Tuesday, August 22, 2017

The Black Dahlia: Review

The Black Dahlia (1987) is James Ellroy's fictional re-telling of the true murder case from Hollywood of the 1940s. On January 15, 1947, Hollywood was shocked when the brutally murdered body of Elizabeth Short was discovered in a vacant lot on South Norton. Ellroy uses the facts of the horrendous crime--a crime in which Short's nude body, mutilated and cut in half, was dumped like so much trash--and creates Bucky Bleichert and Lee Blanchard, two LA cops obsessed with the Black Dahlia and finding the right culprit even if it means going against the city establishment.

Bucky and Lee--known as Fire and Ice--are former boxing rivals who, after an interdepartmental boxing match, brings kudos and financial support to the department, are assigned as partners as warrant officers. One of their investigations takes them to the South Norton area on the morning that Short's body is found and Lee wangles their way into the murder investigation. Lee's obsession with the crime stems from the death of his younger sister years earlier and Bucky is concerned for his partner and obsessed with finding redemption through his work on the force and through his relationship with Lee and Lee's beautiful lover. 

Lee squirrels away files on the investigation and stretches himself to the limit (not sleeping or eating as he should) hunting down leads. When Lee disappears, Bucky continues the investigation and discovers secrets that help him find what he believes to be the solution.  But it's a solution he won't be able to produce officially and his investigation may cost him dearly professionally.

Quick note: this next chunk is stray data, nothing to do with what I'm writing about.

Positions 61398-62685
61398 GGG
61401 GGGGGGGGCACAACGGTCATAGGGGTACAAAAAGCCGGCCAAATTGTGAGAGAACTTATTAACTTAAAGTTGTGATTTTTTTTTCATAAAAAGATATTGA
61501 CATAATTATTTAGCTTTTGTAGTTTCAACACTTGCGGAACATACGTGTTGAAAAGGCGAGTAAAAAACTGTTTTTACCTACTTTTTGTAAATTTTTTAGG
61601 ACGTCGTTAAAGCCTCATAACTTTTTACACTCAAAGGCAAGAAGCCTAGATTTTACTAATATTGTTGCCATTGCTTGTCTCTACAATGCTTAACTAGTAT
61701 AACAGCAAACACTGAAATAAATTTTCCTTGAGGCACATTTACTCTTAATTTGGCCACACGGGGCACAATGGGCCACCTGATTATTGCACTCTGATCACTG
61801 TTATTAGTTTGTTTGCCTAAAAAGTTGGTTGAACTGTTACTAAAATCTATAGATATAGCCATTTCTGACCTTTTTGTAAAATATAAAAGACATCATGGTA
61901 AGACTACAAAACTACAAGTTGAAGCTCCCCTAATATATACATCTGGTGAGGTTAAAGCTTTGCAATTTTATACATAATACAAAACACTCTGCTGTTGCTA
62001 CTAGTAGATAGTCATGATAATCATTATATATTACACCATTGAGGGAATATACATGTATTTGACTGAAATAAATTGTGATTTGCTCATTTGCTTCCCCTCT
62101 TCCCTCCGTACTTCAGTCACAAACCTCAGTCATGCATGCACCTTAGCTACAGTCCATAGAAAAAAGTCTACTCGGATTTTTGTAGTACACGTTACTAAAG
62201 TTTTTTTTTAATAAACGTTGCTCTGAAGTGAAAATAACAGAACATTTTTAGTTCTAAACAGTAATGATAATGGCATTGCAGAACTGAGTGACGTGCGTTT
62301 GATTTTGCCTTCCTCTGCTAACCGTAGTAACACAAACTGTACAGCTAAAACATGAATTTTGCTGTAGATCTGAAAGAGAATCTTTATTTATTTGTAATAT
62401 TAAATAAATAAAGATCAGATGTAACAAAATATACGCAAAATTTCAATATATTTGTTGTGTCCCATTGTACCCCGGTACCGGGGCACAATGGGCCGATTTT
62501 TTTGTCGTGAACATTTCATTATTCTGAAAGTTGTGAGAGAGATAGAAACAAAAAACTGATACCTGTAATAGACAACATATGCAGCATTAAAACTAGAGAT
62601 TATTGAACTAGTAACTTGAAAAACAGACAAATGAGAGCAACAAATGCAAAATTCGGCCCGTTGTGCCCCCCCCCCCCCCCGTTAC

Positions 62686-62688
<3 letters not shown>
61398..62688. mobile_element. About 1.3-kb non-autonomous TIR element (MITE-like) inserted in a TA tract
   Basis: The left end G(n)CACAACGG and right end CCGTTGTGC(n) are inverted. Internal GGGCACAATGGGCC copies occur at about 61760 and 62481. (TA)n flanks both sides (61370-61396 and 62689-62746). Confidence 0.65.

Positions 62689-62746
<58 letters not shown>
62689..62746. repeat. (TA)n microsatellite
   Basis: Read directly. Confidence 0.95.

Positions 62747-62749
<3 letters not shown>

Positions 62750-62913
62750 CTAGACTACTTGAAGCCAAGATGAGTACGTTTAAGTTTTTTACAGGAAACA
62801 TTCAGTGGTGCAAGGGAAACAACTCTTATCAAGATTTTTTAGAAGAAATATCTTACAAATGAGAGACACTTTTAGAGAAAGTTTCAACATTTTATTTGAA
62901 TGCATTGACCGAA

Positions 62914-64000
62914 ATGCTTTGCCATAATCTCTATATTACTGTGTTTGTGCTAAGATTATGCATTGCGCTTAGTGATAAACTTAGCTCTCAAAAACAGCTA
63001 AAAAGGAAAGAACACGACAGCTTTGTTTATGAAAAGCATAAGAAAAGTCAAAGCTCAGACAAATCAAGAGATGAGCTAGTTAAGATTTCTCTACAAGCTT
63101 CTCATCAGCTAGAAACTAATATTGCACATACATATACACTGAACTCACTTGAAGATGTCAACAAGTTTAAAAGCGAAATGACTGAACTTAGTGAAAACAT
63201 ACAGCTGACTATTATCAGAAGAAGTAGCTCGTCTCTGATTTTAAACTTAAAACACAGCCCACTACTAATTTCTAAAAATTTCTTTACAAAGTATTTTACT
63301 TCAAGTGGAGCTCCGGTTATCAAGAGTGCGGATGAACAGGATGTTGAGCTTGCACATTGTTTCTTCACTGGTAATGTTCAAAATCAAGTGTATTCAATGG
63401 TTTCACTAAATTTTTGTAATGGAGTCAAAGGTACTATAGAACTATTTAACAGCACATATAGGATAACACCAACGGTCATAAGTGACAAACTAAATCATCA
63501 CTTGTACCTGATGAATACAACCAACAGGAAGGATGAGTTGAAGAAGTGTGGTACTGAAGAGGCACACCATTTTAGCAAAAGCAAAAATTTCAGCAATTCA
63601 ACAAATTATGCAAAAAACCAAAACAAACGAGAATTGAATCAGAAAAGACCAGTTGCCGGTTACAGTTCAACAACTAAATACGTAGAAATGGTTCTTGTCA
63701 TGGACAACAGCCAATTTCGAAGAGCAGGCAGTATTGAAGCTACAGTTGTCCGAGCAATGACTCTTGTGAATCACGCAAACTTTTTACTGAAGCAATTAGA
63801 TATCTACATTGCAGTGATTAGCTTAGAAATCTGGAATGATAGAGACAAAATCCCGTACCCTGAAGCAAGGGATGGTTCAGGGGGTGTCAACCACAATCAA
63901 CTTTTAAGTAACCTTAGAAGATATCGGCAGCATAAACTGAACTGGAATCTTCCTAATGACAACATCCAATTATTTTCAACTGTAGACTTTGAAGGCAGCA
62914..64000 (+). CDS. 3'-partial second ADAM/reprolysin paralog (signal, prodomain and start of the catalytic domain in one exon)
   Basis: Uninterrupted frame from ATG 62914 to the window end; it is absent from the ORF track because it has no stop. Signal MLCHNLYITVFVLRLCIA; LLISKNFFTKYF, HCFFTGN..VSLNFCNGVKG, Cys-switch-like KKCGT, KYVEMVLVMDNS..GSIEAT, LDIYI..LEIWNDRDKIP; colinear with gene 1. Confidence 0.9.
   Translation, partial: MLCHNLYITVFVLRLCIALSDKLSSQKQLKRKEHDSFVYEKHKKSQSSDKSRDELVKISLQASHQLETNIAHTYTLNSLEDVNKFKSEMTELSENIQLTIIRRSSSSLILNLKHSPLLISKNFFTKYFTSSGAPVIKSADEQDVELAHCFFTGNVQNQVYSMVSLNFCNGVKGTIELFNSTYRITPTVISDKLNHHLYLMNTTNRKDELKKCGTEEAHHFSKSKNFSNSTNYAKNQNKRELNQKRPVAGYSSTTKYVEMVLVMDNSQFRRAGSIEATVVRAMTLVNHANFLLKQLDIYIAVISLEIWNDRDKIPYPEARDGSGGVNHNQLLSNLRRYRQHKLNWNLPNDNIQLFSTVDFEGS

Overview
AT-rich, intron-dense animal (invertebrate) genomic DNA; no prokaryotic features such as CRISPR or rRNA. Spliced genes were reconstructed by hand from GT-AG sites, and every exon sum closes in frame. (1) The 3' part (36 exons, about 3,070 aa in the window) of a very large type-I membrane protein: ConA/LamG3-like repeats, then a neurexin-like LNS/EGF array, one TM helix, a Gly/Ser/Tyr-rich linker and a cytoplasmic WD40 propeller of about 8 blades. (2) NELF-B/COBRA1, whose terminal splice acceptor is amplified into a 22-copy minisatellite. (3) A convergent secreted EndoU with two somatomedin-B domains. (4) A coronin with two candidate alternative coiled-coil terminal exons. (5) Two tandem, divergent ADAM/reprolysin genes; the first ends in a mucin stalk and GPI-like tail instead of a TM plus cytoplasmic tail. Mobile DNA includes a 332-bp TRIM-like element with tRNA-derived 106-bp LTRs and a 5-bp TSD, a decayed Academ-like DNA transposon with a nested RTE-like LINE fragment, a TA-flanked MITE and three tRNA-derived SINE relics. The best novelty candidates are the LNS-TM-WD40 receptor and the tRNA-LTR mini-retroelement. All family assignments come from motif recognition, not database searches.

This is an intense, noir retelling of a very nasty crime. Ellroy invests a great deal of insight and intensity in his story--which is even more evident when you read the afterword to this edition and realize that Ellroy's mother was also the victim of a rather horrific crime. While noir is not my usual fare and I don't do a great deal of true crime (or even fictional true crime), Ellroy does write a compelling novel. His build-up of a case and possible solution to a crime that remains unsolved even now is convincing and well-constructed. It's easy to see why this has made one of the "1001 Books to Read Before you Die" lists even if I may not appreciate it as fully as those with a taste for noir and true crime. ★★



[Finished on 8/8/17--I'm still struggling to catch up on my reviews and I'm afraid that until I do, the reviews are going to be a little sparser than usual....]

2 comments:

Peggy Arthurs said...

Read this several years ago. Excellent book!

The Book Sage said...

The only Ellroy I have read is LA Confidential. And that was a long time ago. I remember liking it, but not well enough to read any of his other books. It might have something to do with genre.